CO2 Emissions Likely To Drop Because Of Coronavirus. But Maybe Not Enough

It may just be a drop in the bucket in the effort to curb climate change

ФОТО: Thomas Richter / Unsplash

As the coronavirus pandemic interrupts industry and CO2 emissions, an analysis released this week said the world could see its biggest fall in carbon dioxide emissions this year—but it may just be a drop in the bucket in the effort to curb climate change, reports.

A Carbon Brief analysis released Thursday found that CO2 emissions could fall by more than 4% in 2020 compared to 2019 levels, a bigger annual drop than any previous economic crisis or wartime.
An earlier report suggested it would be the biggest drop in carbon emissions since World War II.

However, the analysis states that CO2 emissions would have to decrease by more than 6% each year to limit global warming to no more than 1.5 °C more than pre-industrial levels and meet the most ambitious Paris Agreement targets.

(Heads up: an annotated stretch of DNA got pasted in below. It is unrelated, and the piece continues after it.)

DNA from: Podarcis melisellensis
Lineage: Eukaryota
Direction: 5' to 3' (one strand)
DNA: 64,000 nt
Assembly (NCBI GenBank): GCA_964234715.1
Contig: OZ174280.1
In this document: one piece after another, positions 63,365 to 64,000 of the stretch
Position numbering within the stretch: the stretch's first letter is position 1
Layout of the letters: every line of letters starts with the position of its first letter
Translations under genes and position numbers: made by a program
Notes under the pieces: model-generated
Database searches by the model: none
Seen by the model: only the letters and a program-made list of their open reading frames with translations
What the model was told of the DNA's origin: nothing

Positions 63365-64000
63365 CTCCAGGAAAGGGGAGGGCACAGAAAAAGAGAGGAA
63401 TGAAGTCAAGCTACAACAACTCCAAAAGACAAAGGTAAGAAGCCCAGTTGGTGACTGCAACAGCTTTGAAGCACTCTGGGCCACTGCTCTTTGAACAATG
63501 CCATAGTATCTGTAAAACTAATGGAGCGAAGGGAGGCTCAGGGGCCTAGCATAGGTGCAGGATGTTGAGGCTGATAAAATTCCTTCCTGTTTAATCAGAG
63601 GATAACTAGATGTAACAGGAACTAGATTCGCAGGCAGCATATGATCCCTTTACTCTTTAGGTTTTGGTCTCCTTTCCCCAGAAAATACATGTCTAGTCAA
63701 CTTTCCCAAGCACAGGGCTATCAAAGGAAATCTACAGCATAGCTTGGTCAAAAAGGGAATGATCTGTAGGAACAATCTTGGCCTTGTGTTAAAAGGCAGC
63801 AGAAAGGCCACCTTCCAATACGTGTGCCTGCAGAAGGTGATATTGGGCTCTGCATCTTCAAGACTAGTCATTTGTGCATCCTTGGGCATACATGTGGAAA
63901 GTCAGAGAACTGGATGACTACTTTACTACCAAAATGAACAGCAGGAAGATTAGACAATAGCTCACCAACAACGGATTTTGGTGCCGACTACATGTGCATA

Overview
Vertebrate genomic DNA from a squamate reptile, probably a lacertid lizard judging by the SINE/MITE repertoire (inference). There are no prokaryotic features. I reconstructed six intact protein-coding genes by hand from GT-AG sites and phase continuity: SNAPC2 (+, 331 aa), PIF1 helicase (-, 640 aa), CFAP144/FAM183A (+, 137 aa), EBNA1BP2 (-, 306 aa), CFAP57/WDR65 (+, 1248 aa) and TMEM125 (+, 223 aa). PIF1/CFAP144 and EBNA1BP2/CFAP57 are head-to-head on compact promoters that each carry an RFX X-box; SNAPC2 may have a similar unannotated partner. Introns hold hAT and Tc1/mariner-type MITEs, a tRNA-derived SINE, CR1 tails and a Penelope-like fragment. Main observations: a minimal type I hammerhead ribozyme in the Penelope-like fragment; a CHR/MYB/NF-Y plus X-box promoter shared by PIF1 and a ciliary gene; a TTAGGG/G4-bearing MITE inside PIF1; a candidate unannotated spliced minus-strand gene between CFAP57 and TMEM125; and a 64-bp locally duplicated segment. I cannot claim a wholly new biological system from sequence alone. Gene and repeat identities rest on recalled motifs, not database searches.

Without structural changes to worldwide industry, this sustained dip in emissions is highly unlikely, experts say. For example, after carbon output dropped in 2008, it soon stalled and reportedly jumped more than 5% during the economy’s recovery.

The pattern can already be seen in China, where emissions are believed to have fallen by as much as 25% when the country enforced strict anti-coronavirus restrictions, but appear to be on their way to returning to a normal range as the country begins to reopen.


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